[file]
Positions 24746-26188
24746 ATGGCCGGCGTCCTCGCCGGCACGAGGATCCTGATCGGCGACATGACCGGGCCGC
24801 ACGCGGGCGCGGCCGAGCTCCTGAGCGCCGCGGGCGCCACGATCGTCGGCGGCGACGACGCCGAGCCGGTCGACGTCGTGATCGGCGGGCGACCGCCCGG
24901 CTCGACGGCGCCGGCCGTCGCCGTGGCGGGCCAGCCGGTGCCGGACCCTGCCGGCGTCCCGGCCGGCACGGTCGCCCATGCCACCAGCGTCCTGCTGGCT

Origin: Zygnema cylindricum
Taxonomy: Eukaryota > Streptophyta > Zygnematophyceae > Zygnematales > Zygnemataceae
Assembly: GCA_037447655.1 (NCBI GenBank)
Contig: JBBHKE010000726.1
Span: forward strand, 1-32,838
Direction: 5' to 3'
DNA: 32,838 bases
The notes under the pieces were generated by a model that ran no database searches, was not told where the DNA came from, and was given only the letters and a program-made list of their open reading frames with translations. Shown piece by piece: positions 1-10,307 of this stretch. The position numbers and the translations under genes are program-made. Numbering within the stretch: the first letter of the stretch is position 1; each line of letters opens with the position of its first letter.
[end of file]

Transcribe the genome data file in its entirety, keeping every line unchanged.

Positions 24746-26188
24746 ATGGCCGGCGTCCTCGCCGGCACGAGGATCCTGATCGGCGACATGACCGGGCCGC
24801 ACGCGGGCGCGGCCGAGCTCCTGAGCGCCGCGGGCGCCACGATCGTCGGCGGCGACGACGCCGAGCCGGTCGACGTCGTGATCGGCGGGCGACCGCCCGG
24901 CTCGACGGCGCCGGCCGTCGCCGTGGCGGGCCAGCCGGTGCCGGACCCTGCCGGCGTCCCGGCCGGCACGGTCGCCCATGCCACCAGCGTCCTGCTGGCT

Origin: Zygnema cylindricum
Taxonomy: Eukaryota > Streptophyta > Zygnematophyceae > Zygnematales > Zygnemataceae
Assembly: GCA_037447655.1 (NCBI GenBank)
Contig: JBBHKE010000726.1
Span: forward strand, 1-32,838
Direction: 5' to 3'
DNA: 32,838 bases
The notes under the pieces were generated by a model that ran no database searches, was not told where the DNA came from, and was given only the letters and a program-made list of their open reading frames with translations. Shown piece by piece: positions 1-10,307 of this stretch. The position numbers and the translations under genes are program-made. Numbering within the stretch: the first letter of the stretch is position 1; each line of letters opens with the position of its first letter.